Open every day of the year
Winter Hours (Nov 2 – February 28)
Admissions Open 10 a.m. to 4 p.m.
Grounds close at 5 p.m.
Ages 12-64: $13
Ages 65+: $11
Ages 3-11: $9
2 and Under: Free
2016 Free Days: 2/18, 11/4, 11/7, 11/17
This summer Denver Zoo will host the silver anniversary celebration of Do At The Zoo, presented by Anadarko Petroleum Corporation. As we prepare to honor 25 years of this successful fundraiser we have enjoyed looking back at some of our favorite memories. For today’s Throwback Thursday, the Zoo is honoring the amazing development of our Horticulture Department over the last 25 years.
The Zoo’s Horticulture Department was officially created in 1989 when Merle Moore was hired to direct and oversee the landscape activities. Since then, the Zoo has worked to accomplish its vision of employing the landscape as both a pleasing recreational area and as an integral educational tool. While the official horticulture department managed by the Denver Zoological Foundation is relatively new in reference to the Zoo’s 118 year history, the landscape and gardens have always been a critical part of the Zoo’s history, as it was literally carved out of the existing City Park landscape.
In the early 1900’s, landscape architects played an important role in the evolution of Denver Zoo. Meandering pathways were included in the early designs and separated exhibits that were enhanced by both natural and formal gardens. By 1918, the Zoo was known as a “Zoological Garden” that enlisted the use of native plantings and animals to educate the “student of nature.” Some of the original trees planted in 1890 are still alive today in locations such as Monkey Island.
Significant plantings would not occur again until the 1950’s and 60’s, after decades of differing ideologies, political priorities and economic challenges were overcome. The city’s parks department planted more trees and shrubs to screen buildings, to serve as natural barriers in between exhibits and to keep the public a safe distance from exhibits. Most of these plantings have since been updated with a more desirable plant pallet that still serve many of the same functions to guide guests during their experience at the Zoo. Plant species are carefully selected, planted and maintained to enrich the environment and conserve our natural resources.
Since Merle Moore started the Horticulture Department at Denver Zoo 25 years ago, the team has grown to maintain all of the landscapes across the Zoo’s 80 acre campus, in and out of the exhibits. Their department mission statement is to plan and implement an annual program of landscape development that strengthens the scientific, educational, and exhibit value of the living collections of the Denver Zoo; and that provides safe, clean and attractively landscaped grounds to enhance our visitors' experience. The team includes 24 full-time positions with an additional four to five seasonal staff each year.
With nearly two million visitors a year, the landscape plays an important role in education and conservation. Not only do green spaces provide an opportunity for recreation and education, they are also critical to combat global warming and protect water sheds. The horticulture team provided important guidance in the planning and development of Primate Panorama, Predator Ridge and Toyota Elephant Passage. Through careful plant selection and plan design the landscape in these three areas transports our guests to another portion of the world. In Primate Panorama visitors find themselves walking through the shaded canopy of the jungle, a visit to Predator Ridge reflects the dry savannahs of Africa, and a trip through the bamboo and palm trees in Toyota Elephant Passage creates a sense of south-east Asia. Each species of plant had to be carefully selected to replicate environments from all over the world, but also survive in the dry, sunny Colorado climate.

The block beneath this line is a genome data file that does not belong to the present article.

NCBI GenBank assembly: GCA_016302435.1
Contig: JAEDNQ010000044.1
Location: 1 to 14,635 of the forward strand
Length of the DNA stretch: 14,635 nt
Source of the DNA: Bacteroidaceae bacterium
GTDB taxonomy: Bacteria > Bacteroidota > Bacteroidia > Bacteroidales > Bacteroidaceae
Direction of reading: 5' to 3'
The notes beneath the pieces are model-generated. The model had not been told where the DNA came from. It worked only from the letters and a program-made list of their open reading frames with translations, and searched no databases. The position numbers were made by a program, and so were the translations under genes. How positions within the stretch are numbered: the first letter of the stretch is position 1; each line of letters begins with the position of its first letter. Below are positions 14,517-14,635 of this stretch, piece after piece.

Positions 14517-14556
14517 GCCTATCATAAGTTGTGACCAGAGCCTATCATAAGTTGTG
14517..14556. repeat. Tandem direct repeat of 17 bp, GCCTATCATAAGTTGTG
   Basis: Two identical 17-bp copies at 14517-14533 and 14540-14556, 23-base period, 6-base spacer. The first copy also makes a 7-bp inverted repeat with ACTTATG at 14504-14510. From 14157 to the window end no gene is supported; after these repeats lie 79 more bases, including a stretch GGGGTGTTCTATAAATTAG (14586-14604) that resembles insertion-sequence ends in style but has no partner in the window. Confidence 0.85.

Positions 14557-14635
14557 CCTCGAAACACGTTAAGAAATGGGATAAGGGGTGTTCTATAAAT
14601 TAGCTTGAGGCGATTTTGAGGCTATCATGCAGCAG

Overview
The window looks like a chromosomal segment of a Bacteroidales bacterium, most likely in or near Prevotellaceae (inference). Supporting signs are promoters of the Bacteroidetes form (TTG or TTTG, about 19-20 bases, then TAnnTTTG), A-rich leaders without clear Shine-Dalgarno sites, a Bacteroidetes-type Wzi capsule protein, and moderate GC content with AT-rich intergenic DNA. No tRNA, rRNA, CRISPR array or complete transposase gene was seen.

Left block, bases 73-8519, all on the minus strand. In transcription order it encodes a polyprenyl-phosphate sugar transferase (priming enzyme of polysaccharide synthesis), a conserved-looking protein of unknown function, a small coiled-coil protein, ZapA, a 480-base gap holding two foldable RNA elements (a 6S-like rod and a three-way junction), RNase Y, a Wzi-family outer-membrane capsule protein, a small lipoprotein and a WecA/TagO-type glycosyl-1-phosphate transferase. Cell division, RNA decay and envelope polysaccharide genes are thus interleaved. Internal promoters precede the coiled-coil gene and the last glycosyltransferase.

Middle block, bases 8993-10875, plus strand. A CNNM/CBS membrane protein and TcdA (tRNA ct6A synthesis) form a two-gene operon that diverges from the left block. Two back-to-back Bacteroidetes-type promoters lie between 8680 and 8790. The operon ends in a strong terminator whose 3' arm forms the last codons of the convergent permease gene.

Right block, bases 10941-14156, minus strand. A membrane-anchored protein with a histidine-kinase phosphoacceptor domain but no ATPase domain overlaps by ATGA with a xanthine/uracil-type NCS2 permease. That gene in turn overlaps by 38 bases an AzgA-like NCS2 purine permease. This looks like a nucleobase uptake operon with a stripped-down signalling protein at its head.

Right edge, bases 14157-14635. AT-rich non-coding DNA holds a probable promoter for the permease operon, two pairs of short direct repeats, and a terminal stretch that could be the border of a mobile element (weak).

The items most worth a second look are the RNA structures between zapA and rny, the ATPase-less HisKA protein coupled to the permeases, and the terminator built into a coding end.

Denver Zoo horticulturists also help provide herbs, flowers, fruits and vegetables to supplement animal diets prepared in the Zoo’s commissary. Every week during the growing season, bushels of fresh produce are harvested all over the Zoo that can be safely given to the animals. Animals across the Zoo, from pachyderms to pygmy marmosets, enjoy carefully selected browse, or trimmings, from trees and shrubs. Some animals eat it, some play with it and some build nests with it. The horticulture team helps insure that the items grown on Zoo grounds provide our animal residents with natural, healthy and enriching food sources.
During our 25th Annual Do At The Zoo, take a moment to realize the impact and importance of the critical work our Horticulture Department provides to the Zoo. With each yard mowed, tree trimmed and flower planted, their work enhances every visit to Denver Zoo as well as the lives of our animal residents.
Denver Zoo’s Horticulture Team:
Denver Zoo's previous logo, a pronghorn, in flowers, 1981.
Pronghorn statue and gardens, 1990.
Merle Moore's retirement celebration, 2005.
Current Denver Zoo greenhouse, cared for by horticulture team.
Spring flowers at Denver Zoo's modern main entrance.